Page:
May
14

“Is Cheap Gas Pulling The Plug On Electric Cars?” A Response

 
This letter by Tony Posawatz, President and CEO of Invictus iCAR LLC and GM veteran of 30 years, is cross-posted from CleanTechnica. While gas prices may have some short-term impact on electric vehicle (EV) sales, the April 22 article “Is cheap gas pulling the plug on electric cars?” takes an unfortunately short-sighted view of the future of American mobility. The recent increase in gas-guzzler sales is noteworthy, but history tells us this period of cheap fuel will not last forever. Volatility in the global oil market—responsible for rapid swings in gasoline prices—has returned to levels not seen since the aftermath of the financial crisis. Prices will go up again; the only question is how soon. Electricity prices, by comparison, are stable, taking advantage of diverse, domestic energy sources. EV drivers are insulated from oil price spikes and enjoy lower maintenance costs than their gas-powered driving friends—two distinct advantages of EV ownership, even at today’s low fuel prices. Consumer studies show EV drivers are very satisfied with their cars, more so than conventional vehicle owners. The second generation of EVs is coming soon with battery prices dropping an average of 14 percent annually in recent years, increasing range and affordability. And consumers have more choice—Americans can pick one of 24 EV and plug-in hybrid models spanning every product segment, up from 16 a year ago. Consumers know high prices at the pump will inevitably return. Fortunately, new trends and pioneering technologies are transforming American mobility, freeing it from the unpredictable global oil market. These innovative alternatives put healthy pressure on oil demand, creating the competition that drives our country, and EVs are here to compete for the long-term. Tony Posawatz is President and CEO of Invictus iCAR LLC. Posawatz is a leader in automotive innovation, spending 30 years at General Motors, 18 of which he served as Vehicle Line Executive Director, including leading work on the Chevrolet Volt.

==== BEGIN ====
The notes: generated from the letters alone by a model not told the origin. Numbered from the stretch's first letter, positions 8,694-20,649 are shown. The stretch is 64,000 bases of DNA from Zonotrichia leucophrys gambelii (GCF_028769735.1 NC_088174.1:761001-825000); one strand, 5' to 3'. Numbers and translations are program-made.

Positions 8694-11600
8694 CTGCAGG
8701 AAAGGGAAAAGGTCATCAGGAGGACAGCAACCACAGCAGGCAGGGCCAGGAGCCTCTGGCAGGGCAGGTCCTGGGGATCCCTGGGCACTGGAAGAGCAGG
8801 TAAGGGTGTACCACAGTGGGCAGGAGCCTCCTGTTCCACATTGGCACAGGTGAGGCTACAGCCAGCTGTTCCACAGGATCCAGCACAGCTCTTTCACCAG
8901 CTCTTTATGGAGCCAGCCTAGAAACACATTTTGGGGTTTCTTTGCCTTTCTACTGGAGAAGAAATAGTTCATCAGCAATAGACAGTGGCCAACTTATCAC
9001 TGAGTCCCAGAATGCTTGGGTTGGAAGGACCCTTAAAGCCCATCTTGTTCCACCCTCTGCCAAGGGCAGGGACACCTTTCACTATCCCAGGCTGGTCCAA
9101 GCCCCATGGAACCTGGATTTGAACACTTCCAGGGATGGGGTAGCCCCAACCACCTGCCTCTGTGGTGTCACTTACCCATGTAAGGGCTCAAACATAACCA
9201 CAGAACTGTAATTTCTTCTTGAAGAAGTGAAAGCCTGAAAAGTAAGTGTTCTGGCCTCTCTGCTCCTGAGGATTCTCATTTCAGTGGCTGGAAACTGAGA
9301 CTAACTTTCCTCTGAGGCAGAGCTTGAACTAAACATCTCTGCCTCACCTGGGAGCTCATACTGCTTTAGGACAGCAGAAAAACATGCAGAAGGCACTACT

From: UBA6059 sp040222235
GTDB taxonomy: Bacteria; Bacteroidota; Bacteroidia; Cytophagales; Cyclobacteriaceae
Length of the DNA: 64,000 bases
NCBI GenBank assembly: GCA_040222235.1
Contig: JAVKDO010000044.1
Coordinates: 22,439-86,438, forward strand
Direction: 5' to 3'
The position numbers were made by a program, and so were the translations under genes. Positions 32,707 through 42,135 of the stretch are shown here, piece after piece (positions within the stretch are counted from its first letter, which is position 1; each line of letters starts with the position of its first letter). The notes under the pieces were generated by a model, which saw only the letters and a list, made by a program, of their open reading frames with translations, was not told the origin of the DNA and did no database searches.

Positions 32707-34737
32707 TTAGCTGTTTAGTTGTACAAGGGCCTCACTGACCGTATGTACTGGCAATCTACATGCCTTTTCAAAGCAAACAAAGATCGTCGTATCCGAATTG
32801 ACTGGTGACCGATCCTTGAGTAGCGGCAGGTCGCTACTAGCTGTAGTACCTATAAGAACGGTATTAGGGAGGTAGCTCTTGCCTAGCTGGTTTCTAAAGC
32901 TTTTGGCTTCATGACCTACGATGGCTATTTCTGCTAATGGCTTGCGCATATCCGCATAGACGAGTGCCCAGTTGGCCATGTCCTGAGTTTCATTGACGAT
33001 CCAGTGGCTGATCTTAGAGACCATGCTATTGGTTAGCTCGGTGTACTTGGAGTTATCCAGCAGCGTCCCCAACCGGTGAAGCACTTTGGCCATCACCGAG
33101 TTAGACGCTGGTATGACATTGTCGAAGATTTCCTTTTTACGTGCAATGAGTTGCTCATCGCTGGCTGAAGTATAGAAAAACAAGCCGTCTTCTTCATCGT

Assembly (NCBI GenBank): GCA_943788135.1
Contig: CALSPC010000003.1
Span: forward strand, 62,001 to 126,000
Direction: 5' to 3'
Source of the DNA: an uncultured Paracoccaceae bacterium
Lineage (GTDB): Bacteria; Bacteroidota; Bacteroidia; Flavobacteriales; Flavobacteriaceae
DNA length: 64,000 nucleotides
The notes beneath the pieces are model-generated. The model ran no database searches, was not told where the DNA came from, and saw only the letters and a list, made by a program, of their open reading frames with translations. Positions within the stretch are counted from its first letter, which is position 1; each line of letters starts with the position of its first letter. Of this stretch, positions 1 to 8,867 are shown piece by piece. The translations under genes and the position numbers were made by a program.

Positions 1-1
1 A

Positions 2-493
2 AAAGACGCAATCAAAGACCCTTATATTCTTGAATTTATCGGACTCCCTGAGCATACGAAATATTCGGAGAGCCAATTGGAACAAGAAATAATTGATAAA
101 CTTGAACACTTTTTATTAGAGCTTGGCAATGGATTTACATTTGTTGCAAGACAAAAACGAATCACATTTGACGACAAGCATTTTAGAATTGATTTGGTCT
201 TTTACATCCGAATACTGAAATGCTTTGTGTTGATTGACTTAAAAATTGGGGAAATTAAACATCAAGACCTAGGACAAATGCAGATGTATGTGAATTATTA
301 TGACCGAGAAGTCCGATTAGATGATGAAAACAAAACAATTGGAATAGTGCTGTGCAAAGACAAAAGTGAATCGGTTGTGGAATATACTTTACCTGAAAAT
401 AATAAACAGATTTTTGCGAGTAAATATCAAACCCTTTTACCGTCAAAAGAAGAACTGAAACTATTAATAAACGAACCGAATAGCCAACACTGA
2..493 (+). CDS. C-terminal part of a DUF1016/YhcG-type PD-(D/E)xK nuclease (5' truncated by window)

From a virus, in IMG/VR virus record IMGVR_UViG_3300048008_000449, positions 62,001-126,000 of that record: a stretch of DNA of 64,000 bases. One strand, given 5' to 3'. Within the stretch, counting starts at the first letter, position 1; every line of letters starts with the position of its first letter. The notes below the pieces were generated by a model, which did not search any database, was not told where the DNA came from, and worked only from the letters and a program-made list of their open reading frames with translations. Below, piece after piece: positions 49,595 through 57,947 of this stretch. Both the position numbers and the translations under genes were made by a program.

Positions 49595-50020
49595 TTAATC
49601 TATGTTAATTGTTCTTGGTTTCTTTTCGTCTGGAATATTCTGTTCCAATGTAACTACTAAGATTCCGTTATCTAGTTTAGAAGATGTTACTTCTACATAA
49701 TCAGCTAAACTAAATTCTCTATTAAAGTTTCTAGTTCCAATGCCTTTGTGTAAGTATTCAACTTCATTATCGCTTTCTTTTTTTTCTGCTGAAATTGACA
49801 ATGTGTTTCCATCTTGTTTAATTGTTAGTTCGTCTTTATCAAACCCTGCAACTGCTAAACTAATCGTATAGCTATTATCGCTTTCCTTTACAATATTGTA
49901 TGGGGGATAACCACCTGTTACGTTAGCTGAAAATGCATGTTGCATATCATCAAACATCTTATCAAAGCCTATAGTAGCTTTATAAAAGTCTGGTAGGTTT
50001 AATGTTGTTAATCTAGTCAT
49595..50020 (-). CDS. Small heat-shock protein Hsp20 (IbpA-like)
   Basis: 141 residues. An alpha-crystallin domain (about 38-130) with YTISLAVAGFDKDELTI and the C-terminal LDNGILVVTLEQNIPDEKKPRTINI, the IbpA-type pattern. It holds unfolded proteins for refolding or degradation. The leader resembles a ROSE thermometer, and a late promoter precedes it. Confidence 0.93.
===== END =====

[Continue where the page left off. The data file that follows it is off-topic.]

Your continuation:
May
12

Iran Deal Spurs Regional Rivalries

 

We are already beginning to see sweeping implications stemming from the proposed nuclear deal between the P5+1 and Iran in the Middle East and around the globe. Specifically, Iran’s regional rivals are starting to see the ten year delay on the country’s nuclear program as their window of opportunity to catch up with their own weapons programs. Saudi Arabia, likely the ...

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May
8

Study: Flying Outpaces Driving in Fuel Efficiency

 

Driving is more energy-intense than flying, a University of Michigan study concluded last week, revealing surprising trends about energy consumption in the United States. Lead researcher Michael Sivak of the University’s Transportation Research Institute found transporting one person one mile by aircraft used 2,465 British thermal units (Btus) in 2012 compared with driving, which used 4,211 Btus. Btus are a ...

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May
8

Tough Challenges for China’s Bloated Oil Industry

 

Talks about merging China’s oil companies into a mega-NOC that can compete with the likes of ExxonMobil and Royal Dutch Shell have hit roadblocks. A few potential mergers are being explored, which would ostensibly help China’s four state-owned oil companies weather the current low price storm, has been met with skepticism from economists who say China needs more competition to ...

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May
5

Going Local with Energy Security: Indianapolis

 

“The politics of energy is warping diplomacy around the world,” said Indianapolis Mayor Greg Ballard, quoting former Secretary of State Condoleezza Rice in a presentation he gave today at the 2015 Alternative Clean Transportation (ACT) Expo in Dallas. Mayor Ballard warned attendees “not to be fooled by recent increases in domestic oil production,” and laid out in stark terms our ...

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